If we let go of the resentment as soon as it happens, we shift quickly back into feeling loving and feeling great again.
The more we let go of, the better we feel. Not only that, but the easier it is to love that person. The deeper our love together grows.
Essentially, we have a choice:
- We can hang on to our resentments until things inevitably explode
- We can choose to let go of everything as soon as it comes up
Or, put another way:
- We can feel crappier and crappier until we can't stand to be around them
- We can feel better and better until our love together is burning hotter than the sun
Seems a little silly to even have to choose, but you know, free will. Yadda yadda yadda.
In general though, the simplest way is to keep all of your attention on loving the hell out of them. Don't leave any free to focus on whatever-it-is. Constantly pull your attention back to pouring love out of your heart and into theirs. Let everything else go. Whatever they're doing, whatever they're saying, you're going to be 100% loving, all your energy unreservedly embracing them.
Here's the funny thing with all this.
When you're truly in that space, letting go as soon as anything comes up?
Whatever it is that is happening doesn't have a chance to hurt you. Not even slightly.
I've been in situations, with someone I cared about enormously, where they were saying the most vile, violent things to me (they had their own shit going on at the time) — and because I was so focused on loving them, what they said didn't even connect. There was absolutely zero pain or damage from it, even later.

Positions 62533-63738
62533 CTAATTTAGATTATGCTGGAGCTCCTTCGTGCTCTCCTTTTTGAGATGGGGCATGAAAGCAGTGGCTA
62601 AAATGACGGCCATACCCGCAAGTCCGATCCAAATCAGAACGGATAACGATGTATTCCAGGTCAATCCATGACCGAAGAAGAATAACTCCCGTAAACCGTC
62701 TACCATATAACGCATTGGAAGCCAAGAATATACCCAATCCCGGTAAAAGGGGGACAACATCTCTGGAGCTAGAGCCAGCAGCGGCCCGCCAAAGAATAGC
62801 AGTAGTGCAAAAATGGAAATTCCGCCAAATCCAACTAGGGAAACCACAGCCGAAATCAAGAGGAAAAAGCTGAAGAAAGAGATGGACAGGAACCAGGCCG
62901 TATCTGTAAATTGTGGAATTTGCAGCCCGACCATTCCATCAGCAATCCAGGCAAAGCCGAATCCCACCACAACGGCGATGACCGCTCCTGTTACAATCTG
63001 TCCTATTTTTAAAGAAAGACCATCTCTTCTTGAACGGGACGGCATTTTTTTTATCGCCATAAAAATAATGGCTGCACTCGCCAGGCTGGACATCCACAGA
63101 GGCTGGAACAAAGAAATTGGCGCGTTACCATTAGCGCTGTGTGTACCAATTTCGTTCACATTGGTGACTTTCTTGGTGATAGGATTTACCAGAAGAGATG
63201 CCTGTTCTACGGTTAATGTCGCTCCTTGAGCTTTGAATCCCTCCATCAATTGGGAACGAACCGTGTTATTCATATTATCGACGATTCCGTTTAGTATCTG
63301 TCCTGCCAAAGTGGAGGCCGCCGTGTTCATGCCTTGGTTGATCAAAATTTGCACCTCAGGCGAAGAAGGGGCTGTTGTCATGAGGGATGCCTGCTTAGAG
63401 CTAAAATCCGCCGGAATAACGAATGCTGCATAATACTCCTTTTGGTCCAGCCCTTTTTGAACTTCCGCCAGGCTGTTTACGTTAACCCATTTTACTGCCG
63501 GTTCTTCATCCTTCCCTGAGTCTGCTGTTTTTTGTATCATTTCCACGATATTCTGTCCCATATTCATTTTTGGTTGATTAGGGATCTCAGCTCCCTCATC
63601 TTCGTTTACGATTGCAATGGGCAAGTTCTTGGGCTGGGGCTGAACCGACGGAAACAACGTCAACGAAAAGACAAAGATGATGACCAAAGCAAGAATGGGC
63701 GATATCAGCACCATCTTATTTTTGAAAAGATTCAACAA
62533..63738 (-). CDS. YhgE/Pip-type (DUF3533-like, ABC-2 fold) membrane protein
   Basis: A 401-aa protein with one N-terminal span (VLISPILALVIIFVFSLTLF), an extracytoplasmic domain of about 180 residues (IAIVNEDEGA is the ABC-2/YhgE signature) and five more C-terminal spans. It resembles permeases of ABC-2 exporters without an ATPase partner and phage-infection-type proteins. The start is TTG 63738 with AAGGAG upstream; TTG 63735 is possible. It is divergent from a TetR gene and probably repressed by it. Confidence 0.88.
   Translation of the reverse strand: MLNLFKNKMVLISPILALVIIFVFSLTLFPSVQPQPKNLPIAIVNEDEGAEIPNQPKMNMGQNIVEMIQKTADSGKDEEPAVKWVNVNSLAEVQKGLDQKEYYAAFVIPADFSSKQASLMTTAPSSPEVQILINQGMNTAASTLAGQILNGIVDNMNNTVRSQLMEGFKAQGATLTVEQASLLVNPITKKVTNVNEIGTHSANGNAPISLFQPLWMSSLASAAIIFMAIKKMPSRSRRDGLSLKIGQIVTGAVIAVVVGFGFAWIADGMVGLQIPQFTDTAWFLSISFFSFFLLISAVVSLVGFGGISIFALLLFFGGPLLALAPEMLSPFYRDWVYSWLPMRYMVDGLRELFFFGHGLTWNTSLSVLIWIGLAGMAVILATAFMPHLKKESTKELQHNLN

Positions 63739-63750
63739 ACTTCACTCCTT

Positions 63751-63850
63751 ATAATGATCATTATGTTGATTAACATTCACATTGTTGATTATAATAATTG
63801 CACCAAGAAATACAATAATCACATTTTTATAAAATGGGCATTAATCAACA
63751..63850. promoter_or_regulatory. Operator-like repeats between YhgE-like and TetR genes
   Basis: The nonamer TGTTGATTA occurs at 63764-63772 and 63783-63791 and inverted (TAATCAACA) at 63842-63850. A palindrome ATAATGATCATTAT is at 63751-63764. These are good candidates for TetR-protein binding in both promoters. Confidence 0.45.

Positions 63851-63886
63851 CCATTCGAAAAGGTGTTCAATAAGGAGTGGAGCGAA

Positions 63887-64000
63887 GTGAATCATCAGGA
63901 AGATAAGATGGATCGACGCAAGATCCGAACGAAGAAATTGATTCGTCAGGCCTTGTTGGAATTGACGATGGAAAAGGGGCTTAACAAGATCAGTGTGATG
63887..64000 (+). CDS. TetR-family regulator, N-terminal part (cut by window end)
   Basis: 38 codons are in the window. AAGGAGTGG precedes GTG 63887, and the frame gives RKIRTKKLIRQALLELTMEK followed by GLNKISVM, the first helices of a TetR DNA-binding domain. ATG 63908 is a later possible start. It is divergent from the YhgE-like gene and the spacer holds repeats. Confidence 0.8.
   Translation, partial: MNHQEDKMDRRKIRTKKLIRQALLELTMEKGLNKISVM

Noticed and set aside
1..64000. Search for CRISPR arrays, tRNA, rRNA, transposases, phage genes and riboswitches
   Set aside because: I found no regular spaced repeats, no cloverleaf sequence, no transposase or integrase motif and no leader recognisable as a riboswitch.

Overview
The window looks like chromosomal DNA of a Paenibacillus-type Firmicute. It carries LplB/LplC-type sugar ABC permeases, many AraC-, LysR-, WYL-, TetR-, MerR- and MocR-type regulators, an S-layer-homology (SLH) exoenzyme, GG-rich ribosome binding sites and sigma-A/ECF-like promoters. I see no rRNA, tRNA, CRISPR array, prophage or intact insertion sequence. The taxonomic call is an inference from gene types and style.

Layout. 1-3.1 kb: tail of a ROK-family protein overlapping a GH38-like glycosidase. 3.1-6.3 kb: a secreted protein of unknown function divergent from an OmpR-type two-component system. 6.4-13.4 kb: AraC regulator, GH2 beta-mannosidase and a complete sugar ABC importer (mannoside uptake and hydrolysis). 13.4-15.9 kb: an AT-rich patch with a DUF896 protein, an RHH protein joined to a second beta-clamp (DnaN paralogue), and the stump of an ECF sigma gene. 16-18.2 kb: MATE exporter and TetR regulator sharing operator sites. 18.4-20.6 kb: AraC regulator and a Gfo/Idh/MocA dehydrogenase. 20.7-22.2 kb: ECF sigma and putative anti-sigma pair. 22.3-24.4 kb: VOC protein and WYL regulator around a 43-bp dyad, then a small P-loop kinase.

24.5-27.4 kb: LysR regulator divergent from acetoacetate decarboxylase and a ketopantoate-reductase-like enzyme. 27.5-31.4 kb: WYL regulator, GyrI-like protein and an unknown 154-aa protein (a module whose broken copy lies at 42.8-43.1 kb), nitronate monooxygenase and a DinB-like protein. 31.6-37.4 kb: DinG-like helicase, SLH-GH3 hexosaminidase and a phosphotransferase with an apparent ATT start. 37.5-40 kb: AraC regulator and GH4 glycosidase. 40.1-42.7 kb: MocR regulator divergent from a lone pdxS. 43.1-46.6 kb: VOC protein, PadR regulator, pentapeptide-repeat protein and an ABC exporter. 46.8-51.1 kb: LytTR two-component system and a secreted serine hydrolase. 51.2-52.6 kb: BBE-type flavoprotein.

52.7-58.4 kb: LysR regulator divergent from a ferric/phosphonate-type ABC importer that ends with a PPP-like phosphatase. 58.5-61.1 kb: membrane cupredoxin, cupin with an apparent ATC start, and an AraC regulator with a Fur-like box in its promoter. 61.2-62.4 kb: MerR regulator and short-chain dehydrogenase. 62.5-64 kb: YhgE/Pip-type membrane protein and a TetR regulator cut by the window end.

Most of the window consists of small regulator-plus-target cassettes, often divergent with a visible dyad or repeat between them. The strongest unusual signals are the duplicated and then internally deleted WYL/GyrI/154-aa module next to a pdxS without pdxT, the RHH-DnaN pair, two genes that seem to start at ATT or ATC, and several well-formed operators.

Not a great thing to have happen maybe, but a damn good learning experience. Particularly in terms of reminding me — our behaviour is always our choice.
She chose to be hateful. I chose to be loving. As a result, I came out of it feeling like a million bucks. How is that even possible? I don't know, but it sure as hell works.
Of course, the usual caveats apply. Being loving doesn't mean you have to be stupid. Eg, if I'd loved and respected myself more, I wouldn't have put myself in the above situation in the first place.
If only one party is loving, then the other person will continue to pile up resentments (with the inevitable conclusion). Obviously, the optimal solution is if both of you make this choice. If only you do then at least you'll feel great, even if they choose to feel crappy.
Loving the hell out of each other doesn't mean you necessarily have to be together forever. However, when you're in that loving place, you can make the optimal choice for both of you. If it's the right choice, you can end things in a loving way, without an ugly death.
All the junk that normally buffets you around is absent, freeing you to do what's best for both of you.
Being loving means making loving decisions. For you. For them.
It also beats the hell out of some bullshit resentment from months or years ago making those decisions for us — killing our relationships without us having any say whatsoever.